The Far Infrared Telescope was a second generation instrument developed by the Goddard Institute for Space Studies (GISS) for observations of the Galactic center and other sources in the far infrared domain. It evolved from an original design of a smaller instrument developed and flown by the same scientific group between 1966 and 1968. At left we can see a basic scheme of the instrument.
The telescope was an f/5 Newtonian with a parabolic pyrex primary mirror and a tube 1.5 m long including a 61 cm baffle to provide shielding from off-xis objects such as the Earth, the Moon, and the Sun. The f/5 beam was reflected off the secondary diagonal into a liquid helium dewar at the side through a polyethylene window. The field optics consisted of a 5 mm diameter crystal quartz lens which imaged the primary on the detector. The field of view in the sky was determined by a 6 mm aperture stop in front of the lens which gave a field of view of 12 arc min.
The filtering system which defined the 100 micron passband consisted of the 2 mm thick quartz lens, the 1.6 mm thick white polyethylene window, two layers of black polyethylene, 0.15 mm thick each, a 1.6 mm thick plate of cold teflon, and a No. 300 electroformed mesh.
To subtract off the emission from the sky and the telescope itself was used the technique of beam switching. This was done by having the beam alternately switched between two positions in the sky by vibrating the secondary mirror. The mirror was percussively switched between two adjacent positions in the sky separated by 18 arc min. The balloon gondola and telescope were designed and fabricated with prime consideration given to reliability, durability, and very rapid turnaround between flights. For this reason, an elevation-azimuth axis system was chosen with the elevation referred to the vertical as determined by Earth's gravity and the azimuth referred to the Earth's magnetic field. This system has been proven to satisfy the reliability requirement, to have a turnaround time of only six days, and to have achieved a stabilization and pointing accuracy of 3 arc min.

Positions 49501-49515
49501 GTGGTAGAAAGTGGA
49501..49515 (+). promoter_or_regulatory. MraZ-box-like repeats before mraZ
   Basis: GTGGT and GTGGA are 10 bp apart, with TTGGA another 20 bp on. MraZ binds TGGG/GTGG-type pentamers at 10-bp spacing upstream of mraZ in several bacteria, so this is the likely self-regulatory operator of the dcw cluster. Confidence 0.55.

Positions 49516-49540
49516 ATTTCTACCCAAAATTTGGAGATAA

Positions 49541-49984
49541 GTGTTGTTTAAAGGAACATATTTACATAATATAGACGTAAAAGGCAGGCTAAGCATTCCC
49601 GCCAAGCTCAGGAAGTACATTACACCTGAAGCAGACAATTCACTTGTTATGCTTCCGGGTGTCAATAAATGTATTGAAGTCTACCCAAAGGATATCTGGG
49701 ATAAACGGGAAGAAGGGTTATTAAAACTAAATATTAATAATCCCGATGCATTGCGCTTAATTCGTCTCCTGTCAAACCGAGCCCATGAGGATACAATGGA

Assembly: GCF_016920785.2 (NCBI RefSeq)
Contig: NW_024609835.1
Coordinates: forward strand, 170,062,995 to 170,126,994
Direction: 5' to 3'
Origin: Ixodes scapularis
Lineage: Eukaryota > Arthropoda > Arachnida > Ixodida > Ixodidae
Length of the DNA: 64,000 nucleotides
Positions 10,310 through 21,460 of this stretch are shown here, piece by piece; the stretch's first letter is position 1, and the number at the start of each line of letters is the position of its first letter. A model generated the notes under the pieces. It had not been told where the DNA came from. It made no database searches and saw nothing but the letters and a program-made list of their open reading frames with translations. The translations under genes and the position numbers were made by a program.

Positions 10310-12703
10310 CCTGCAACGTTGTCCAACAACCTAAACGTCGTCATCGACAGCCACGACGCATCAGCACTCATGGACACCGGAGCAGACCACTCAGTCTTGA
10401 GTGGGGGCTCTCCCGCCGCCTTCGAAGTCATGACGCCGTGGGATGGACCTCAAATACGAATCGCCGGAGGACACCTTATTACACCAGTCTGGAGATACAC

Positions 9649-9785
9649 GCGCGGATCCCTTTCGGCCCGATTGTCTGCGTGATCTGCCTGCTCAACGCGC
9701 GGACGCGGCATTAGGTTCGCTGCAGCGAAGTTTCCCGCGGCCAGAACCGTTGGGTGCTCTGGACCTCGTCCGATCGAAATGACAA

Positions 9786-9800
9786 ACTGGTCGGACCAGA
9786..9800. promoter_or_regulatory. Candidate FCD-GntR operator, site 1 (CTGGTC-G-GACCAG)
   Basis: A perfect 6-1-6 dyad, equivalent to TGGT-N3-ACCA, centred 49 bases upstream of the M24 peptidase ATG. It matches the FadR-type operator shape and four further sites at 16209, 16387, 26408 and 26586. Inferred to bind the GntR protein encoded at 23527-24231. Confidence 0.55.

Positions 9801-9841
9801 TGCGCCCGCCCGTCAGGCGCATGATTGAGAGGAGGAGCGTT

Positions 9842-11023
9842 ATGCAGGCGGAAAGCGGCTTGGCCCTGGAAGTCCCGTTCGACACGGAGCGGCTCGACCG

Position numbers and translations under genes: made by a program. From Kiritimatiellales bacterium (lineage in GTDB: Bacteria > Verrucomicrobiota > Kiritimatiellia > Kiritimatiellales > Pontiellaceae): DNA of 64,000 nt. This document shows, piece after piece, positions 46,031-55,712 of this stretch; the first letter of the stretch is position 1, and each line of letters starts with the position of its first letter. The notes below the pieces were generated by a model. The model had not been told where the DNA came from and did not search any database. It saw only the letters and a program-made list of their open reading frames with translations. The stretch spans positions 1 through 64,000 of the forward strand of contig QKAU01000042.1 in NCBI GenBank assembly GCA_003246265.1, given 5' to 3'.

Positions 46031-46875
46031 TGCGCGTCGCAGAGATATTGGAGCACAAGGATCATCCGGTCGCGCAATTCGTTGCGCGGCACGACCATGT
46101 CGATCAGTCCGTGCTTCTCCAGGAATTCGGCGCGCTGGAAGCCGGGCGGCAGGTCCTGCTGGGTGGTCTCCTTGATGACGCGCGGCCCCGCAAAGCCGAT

The overall height of the gondola was 5 m and the weight 2200 kg. The telescope, complete with cryogenically cooled detector, was counterbalanced by the insulated electronic unit mounted on the opposite side of the central mechanical bearing and drive assembly. The main horizontal shaft could be commanded to any elevation angle in half degree steps. It could also be commanded to scan up and down about a central position through an arc 2.5° to 20° in size. Alongside the main vertical support rod was a magnetometer mounted on a post above a motor controlled table which by command could orient the magnetometer in half degree steps relative to the gondola. The magnetometer was operated in a null servo system which drove the gondola in azimuth against the inertia wheel hung immediately below the main bearing. Excess angular momentum of the inertia wheel was transferred to the balloon. The gondola could be commanded to scan in azimuth over a range 2.5° to 10°.
Hanging directly below the inertia wheel was the telemetry transmitter and ballast hopper supplied by the National Center for Atmospheric Research (NCAR). Upon flight termination these two units were dropped onto a 20 ft long cord and the telescope was automatically stowed in a horizontal position so that it would land on the crush pads mounted directly onto the telescope and electronics structure. In addition, the vertical support rod was separated just above the bearing assembly in order to provide a flexible coupling at landing.
Balloon launched on: 11/19/1969
Launch site: Columbia Scientific Balloon Facility, Palestine, Texas, US
Balloon launched by: National Center for Atmospheric Research (NCAR)
Balloon manufacturer/size/composition: Zero Pressure Balloon Winzen 750.000 cuft (1.0 mil. Stratofilm)
Flight identification number: 513P
Balloon flight duration (F: time at float only, otherwise total flight time in d:days / h:hours or m:minutes - ): F 7 h 15 m
Payload weight: 996 lbs.
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